In the iron and steel sector, 67 plants with a total annual energy consumption of 25.32 mtoe were included in the scheme. The energy consumption limit for these DCs in this sector was 30,000 tonnes of oil equivalent per annum. At the end of the first PAT cycle, the DCs in the industry achieved energy savings of 2.10 mtoe, 41 per cent higher than the target of 1.5 mtoe.
PAT Cycles II and III
Under PAT Cycle II (compliance period 2016-17 to 2018-19), four more DCs have been included from the iron and steel sector taking the total to 71, and two have been added in the aluminium sector, taking the total number to 12. The total energy saving target in this cycle is 8.869 mtoe till 2018-19, of which 0.57 mtoe is to be achieved by DCs in the aluminium sector and 2.14 mtoe by those in the iron and steel sector.
Further, the PAT scheme is being implemented on a rolling basis, with new DCs being added every year. The next cycle, PAT III (compliance period 2017-18 to 2019-20) was notified on March 30, 2017 with the inclusion of 116 new DCs. From the aluminum sector, one new consumer was added in this cycle and from the iron and steel sector 29 new consumers were added with energy saving targets of 0.06 mtoe and 0.41 mtoe respectively.
Energy saving initiatives
Under PAT I, the DCs in the aluminium sector implemented several energy saving measures entailing a total investment of Rs 1.4 billion. These include the deployment of slotted anodes in pots through in-house design engineering and optimisation of stubs; the use of indigenously formulated fuel additive for dozing inside the furnace; and the installation of intelligent soot blowing systems, variable frequency drives and high efficiency screw compressors. Besides, the DCs adopted better operational practices like stoppage of driers in service air system, interconnection of pumps, installation of efficient pumping systems, modification of the compressed air system, and renovation and modernisation of captive power plants.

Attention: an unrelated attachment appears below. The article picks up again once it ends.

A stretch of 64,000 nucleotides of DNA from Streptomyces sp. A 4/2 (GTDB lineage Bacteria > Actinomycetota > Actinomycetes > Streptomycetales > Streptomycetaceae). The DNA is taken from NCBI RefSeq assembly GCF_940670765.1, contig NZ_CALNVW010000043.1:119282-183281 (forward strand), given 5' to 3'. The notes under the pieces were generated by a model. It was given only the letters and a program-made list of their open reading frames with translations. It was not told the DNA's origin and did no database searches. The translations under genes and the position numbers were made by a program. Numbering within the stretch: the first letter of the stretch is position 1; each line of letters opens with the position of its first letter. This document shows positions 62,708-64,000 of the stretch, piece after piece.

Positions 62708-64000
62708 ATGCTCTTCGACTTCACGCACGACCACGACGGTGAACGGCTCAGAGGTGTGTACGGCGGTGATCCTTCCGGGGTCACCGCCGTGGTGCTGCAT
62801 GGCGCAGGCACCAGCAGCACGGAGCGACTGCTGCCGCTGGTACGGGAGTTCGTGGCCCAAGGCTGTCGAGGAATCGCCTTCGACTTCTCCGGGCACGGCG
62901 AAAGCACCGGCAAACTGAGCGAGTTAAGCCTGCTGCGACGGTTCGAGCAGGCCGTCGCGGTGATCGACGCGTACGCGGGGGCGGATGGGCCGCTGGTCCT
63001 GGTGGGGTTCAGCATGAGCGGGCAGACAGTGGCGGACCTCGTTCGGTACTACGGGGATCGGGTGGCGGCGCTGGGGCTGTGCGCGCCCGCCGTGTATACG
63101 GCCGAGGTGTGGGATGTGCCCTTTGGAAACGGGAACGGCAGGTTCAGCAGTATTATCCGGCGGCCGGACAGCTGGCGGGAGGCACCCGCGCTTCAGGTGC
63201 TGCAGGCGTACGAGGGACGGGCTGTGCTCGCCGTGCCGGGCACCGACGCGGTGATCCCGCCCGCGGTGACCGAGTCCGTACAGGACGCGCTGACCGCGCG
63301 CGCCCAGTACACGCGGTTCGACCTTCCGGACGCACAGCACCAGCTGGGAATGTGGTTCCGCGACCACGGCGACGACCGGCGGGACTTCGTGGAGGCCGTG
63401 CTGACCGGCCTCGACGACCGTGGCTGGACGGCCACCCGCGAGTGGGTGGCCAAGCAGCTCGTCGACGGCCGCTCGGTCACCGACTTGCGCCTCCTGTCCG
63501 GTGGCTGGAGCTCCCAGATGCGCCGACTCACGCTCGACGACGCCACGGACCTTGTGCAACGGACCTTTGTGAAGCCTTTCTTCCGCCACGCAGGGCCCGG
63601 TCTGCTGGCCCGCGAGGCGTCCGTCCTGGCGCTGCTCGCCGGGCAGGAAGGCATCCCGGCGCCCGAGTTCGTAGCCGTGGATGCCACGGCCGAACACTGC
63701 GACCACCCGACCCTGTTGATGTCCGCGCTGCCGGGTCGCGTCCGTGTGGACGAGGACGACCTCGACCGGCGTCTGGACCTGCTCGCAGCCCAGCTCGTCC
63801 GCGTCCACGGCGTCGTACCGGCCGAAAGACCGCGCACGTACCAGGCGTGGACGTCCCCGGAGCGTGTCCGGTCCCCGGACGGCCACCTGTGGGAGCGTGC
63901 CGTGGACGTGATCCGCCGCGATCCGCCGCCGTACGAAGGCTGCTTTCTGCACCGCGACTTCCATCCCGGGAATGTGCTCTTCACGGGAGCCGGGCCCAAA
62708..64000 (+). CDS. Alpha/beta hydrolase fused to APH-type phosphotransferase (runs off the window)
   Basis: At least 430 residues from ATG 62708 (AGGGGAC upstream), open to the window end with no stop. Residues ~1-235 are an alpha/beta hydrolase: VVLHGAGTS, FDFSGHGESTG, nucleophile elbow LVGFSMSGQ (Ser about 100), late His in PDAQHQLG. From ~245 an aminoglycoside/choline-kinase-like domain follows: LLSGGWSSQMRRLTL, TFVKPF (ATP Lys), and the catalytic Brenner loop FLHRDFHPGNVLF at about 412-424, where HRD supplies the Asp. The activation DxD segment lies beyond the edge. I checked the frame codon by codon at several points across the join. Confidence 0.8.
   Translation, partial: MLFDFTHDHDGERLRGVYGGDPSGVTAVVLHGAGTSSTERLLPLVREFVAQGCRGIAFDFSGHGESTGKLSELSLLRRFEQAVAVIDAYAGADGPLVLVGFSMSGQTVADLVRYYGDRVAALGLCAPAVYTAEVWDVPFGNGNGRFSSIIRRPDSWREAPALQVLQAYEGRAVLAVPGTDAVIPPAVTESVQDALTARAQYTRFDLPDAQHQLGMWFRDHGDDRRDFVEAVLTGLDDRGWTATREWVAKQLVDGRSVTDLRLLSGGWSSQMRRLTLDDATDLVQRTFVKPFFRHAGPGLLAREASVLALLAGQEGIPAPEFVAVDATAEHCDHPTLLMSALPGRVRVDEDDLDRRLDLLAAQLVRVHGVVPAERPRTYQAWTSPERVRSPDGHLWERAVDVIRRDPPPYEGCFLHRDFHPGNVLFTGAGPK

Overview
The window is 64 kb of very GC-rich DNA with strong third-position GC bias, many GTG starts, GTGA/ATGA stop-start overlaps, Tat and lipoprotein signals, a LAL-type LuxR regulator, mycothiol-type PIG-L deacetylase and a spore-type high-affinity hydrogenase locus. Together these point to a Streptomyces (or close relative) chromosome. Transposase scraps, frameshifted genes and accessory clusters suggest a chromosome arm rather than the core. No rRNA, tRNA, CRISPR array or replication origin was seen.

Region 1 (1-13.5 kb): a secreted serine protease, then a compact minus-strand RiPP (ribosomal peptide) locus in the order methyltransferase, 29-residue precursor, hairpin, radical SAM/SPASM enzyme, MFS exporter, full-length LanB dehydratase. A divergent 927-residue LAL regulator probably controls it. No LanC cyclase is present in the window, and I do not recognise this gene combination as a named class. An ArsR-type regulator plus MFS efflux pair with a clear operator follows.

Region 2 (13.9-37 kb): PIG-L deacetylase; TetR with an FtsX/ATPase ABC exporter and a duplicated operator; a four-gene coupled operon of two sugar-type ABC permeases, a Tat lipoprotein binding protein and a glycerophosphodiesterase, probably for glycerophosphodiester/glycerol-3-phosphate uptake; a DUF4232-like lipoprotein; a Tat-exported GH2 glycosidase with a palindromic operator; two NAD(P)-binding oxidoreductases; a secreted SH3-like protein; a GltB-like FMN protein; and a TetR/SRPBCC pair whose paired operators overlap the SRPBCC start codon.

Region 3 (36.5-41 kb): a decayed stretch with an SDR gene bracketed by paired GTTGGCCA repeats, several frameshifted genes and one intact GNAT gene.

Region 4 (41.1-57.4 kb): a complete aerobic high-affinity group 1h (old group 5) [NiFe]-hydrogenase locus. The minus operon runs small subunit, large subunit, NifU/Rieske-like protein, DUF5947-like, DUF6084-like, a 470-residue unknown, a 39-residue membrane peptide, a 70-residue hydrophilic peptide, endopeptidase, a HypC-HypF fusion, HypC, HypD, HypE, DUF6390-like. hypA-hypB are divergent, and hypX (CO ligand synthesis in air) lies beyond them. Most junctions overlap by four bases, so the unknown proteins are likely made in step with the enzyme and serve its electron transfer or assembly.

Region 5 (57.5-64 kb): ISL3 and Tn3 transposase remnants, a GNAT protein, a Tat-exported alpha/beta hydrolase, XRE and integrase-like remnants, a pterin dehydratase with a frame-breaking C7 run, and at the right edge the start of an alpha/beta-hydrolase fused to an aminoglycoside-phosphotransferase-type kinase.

The DCs in the iron and steel sector also executed significant energy saving initiatives such as the use of pellets in the burden material, which helped bring down coal consumption, improve metallisation of pellets, reduce the fines and prevent the loss of iron ore. The installation of a high top pressure blast furnace also helped recover energy from large volumes of pressurised top gas. Also, top pressure recovery turbines can be installed to generate electricity from this high pressure.
In addition, waste heat recovery from the direct reduced iron process significantly reduced the need for external fuel like coal. Further, direct rolling of a hot continuous cast billet to produce thermo-mechanically treated bars prevented the use of furnace oil in the reheating furnace. Coke dry quenching helped in the recovery of waste heat to produce steam and power apart from providing environmental benefits such as the reduction of dust, SOx and NOx emissions.